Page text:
re: Bob Dobalina
Caveat Emptor - Let the Buyer Beware. Most places, especially higher end places, are legit. The nice pour may be encouraged (they may work in that 25% range) and the tips roll in but, if you're not getting "official" buy backs and you (the regular good tipper) seem to get a freebee or a better pour than others, you better believe it's coming at the expense of someone. They need to make their percentages. So to answer your question, yes, be a regular, drink at home, drink at the bar where you can watch the bartender or find some places you can trust. It's not the bar that's trying to rip you off (they'd go out of business too fast), it's the bartender that wants to take care of his good tipping regulars. So they do it at the expense of some drunk out of towners here on convention who they'll never see again - no big deal. Bartenders have also been well known to bite the hand that feeds them and take from the bar as well. Just ask any manager if they ever caught anyone stealing.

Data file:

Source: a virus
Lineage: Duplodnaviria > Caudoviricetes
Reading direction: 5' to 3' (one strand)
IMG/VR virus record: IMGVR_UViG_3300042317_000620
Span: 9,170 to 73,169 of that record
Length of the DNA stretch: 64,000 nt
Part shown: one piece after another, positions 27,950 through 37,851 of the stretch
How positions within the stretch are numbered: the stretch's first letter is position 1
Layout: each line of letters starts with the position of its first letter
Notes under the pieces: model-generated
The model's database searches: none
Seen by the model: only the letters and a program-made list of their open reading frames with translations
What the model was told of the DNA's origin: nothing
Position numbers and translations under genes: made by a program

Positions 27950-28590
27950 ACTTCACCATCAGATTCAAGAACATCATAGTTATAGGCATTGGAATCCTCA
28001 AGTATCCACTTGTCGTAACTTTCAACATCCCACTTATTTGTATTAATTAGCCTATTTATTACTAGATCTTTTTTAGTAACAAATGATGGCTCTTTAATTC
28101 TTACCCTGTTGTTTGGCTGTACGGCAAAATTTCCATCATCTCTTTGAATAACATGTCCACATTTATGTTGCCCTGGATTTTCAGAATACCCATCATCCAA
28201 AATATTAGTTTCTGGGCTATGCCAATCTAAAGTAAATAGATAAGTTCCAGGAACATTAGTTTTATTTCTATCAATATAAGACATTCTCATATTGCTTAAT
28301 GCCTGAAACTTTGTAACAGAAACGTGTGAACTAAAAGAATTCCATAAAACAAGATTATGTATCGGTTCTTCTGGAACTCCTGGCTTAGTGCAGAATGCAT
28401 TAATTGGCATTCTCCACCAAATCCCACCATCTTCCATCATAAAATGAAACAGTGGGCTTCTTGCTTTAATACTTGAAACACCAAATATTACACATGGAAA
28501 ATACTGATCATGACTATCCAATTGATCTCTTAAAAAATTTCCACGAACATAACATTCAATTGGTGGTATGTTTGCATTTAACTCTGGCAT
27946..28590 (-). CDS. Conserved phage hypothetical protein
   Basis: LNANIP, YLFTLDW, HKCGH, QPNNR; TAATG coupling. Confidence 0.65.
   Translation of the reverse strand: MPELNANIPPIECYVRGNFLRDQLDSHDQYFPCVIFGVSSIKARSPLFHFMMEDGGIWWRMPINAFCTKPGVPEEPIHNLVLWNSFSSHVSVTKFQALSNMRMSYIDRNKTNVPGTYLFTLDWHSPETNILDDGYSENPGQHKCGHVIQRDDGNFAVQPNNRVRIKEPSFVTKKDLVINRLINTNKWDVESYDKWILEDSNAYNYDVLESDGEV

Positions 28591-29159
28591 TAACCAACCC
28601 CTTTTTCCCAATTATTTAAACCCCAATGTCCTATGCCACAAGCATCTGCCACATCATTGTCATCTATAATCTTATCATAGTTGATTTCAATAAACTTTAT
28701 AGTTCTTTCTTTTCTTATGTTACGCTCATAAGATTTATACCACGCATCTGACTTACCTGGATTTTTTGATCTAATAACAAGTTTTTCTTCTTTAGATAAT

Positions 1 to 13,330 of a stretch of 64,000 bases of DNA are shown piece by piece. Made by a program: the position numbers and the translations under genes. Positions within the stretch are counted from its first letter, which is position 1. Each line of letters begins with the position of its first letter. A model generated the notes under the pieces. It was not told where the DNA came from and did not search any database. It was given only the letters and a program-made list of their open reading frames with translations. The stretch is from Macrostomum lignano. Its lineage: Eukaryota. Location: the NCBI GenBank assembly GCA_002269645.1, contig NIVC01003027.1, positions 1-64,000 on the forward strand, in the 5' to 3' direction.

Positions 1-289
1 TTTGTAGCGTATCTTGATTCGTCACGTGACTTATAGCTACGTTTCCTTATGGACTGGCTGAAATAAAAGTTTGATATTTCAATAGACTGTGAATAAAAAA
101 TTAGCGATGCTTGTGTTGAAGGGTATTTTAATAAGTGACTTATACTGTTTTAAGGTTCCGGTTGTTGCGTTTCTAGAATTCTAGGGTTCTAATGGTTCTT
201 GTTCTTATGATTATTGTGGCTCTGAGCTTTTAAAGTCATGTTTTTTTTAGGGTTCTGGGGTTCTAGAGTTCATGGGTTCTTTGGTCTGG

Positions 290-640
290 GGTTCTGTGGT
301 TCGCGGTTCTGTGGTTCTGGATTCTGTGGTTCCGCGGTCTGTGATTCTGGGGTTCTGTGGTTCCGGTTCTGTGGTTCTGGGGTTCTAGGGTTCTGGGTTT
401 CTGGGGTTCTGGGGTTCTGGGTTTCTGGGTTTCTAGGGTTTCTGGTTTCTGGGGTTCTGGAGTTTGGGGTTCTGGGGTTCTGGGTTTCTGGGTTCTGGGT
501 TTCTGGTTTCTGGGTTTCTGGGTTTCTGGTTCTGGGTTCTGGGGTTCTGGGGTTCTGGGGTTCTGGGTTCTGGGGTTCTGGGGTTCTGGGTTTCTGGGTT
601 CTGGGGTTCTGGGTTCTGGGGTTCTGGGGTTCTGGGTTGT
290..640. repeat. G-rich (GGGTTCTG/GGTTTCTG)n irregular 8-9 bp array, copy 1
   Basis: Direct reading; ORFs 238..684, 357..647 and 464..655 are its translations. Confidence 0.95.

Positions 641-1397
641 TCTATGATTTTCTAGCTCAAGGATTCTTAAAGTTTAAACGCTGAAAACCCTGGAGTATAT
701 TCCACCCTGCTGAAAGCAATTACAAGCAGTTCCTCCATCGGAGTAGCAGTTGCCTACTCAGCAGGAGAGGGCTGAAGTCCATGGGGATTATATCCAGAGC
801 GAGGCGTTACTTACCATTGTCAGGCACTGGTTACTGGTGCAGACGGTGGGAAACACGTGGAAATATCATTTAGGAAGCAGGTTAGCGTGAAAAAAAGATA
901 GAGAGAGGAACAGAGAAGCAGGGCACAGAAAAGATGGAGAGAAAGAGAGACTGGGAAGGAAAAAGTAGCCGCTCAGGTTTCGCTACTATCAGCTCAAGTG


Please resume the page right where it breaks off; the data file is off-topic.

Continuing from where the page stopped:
re: Bob Dobalina
Corruption set in heavily after the 2003 law banning smoking as the low-end semi-regular drinker was made illegal.
From the end of the cocaine era in about 1988, at least among the college educated until 2003 the main form of corruption was bribe tipping.
Since 2003 the trends have gone from Cosmos to Mojitios to Classic Cocktails and now to craft cocktails.
Each trend has been less profitable than the one before.
Each trend has generated more give-aways.
The OVERPRRICED DRINKS thread has someone wondering why a drink that costs $4 to make costs $20.
Duh...that's 20% Pouring Cost.
Package stores are booming.
"Corruption set in heavily after the 2003 law banning smoking as the low-end semi-regular drinker was made illegal."
That statement is just plain absurd.